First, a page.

Nigeria’s Gross Domestic Product (GDP) expanded by 2.31% year-on-year in real terms during the first quarter of 2023, marking a decrease of 1.21% points compared to the previous quarter’s 3.52% growth and a decline of 0.8% compared to the corresponding period in 2022, according to the latest Gross Domestic Product report released by the National Bureau of Statistics (NBS).

The slowdown in GDP growth rate has been attributed to the scarcity of the Nigerian currency, the naira, which persisted in the first quarter of the year due to the central bank’s steadfastness in implementing its naira swap policy. The policy led to a significant shortage of naira notes, adversely affecting businesses across the country that heavily rely on cash transactions. In March, the Supreme Court ruled against the policy, compelling the central bank to extend the deadline for the expiry of old notes to December 31st, 2023.

Analysis of GDP Data

The Services sector emerged as the primary driver of GDP growth in the first quarter of 2023, recording a robust growth rate of 4.35% and contributing 57.29% to the overall GDP. Conversely, the agriculture sector contracted by 0.9%, exhibiting lower performance compared to the 3.16% growth witnessed in the first quarter of 2022. Furthermore, although the industry sector improved its growth to 0.31% relative to the -6.81% recorded in the same quarter of the previous year, both agriculture and industry sectors contributed less to the aggregate GDP in the current quarter compared to the corresponding period in 2022.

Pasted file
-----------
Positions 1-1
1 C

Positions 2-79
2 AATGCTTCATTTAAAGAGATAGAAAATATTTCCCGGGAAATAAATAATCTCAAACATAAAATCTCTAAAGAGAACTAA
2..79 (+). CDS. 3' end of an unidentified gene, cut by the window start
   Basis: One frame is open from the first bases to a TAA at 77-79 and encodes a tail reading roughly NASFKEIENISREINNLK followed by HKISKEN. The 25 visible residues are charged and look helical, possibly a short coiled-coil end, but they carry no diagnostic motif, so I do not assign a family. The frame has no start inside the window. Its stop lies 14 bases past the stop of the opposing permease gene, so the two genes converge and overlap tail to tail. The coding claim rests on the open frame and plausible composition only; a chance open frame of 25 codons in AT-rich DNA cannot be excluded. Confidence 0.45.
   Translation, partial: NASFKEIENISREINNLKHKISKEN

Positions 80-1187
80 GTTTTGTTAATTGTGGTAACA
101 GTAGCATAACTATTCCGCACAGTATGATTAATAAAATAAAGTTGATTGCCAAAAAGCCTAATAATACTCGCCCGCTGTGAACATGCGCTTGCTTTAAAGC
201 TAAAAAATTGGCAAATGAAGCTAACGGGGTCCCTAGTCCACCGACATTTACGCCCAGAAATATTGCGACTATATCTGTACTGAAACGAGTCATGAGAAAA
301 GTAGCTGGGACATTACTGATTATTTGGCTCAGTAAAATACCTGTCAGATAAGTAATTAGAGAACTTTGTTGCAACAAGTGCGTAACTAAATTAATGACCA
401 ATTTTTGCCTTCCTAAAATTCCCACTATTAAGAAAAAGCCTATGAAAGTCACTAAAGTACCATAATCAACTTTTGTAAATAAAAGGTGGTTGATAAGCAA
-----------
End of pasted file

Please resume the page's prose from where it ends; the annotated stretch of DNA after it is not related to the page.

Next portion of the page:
Oil Sector Performance

The real growth rate of Nigeria’s oil sector stood at -4.21% (year-on-year) in Q1 2023, signifying an increase of 21.83% points when compared to the rate recorded in the corresponding quarter of 2022 (-26.04%). This growth also displayed a positive shift of 9.18% points compared to Q4 2022, which registered a growth rate of -13.38%. On a quarter-on-quarter basis, the oil sector experienced a growth rate of 20.68% in Q1 2023.

In terms of contribution to the total real GDP, the oil sector accounted for 6.21% in Q1 2023, slightly lower than the corresponding period of 2022 and the preceding quarter, where it accounted for 6.63% and 4.34%, respectively. Additionally, Nigeria achieved an average daily oil production of 1.51 million barrels per day (mbpd) in Q1 2023, surpassing the daily average production of 1.49mbpd recorded during the same quarter of 2022. Notably, this figure also exceeded the production volume of Q4 2022 (1.34 mbpd) by 0.17mbpd.

Non-Oil Sector Performance

The non-oil sector recorded a real growth rate of 2.77% during the first quarter of 2023, reflecting a decrease of 3.30% points compared to the rate achieved in the same quarter of 2022 and a decline of 1.67% points relative to the fourth quarter of 2022.

Positive GDP growth in the non-oil sector was primarily driven by Information and Communication (Telecommunication), Financial and Insurance (Financial Institutions), Trade, Manufacturing (Food, Beverage & Tobacco), Construction, and Transportation & Storage (Road Transport).

In real terms, the non-oil sector accounted for 93.79% of Nigeria’s GDP in the first quarter of 2023, marking a slight increase compared to the share recorded in the same quarter of 2022 (93.37%) but a decrease from the fourth quarter of 2022 (95.66%).

The latest GDP data indicates a moderation in Nigeria’s economic growth, primarily influenced by the scarcity of naira notes and the consequent impact on businesses. However, the Services sector and non-oil activities demonstrate resilience and contribute significantly to the nation’s overall GDP. As the effects of the naira swap policy subside, it remains to be seen how Nigeria’s economic performance will evolve in the coming quarters.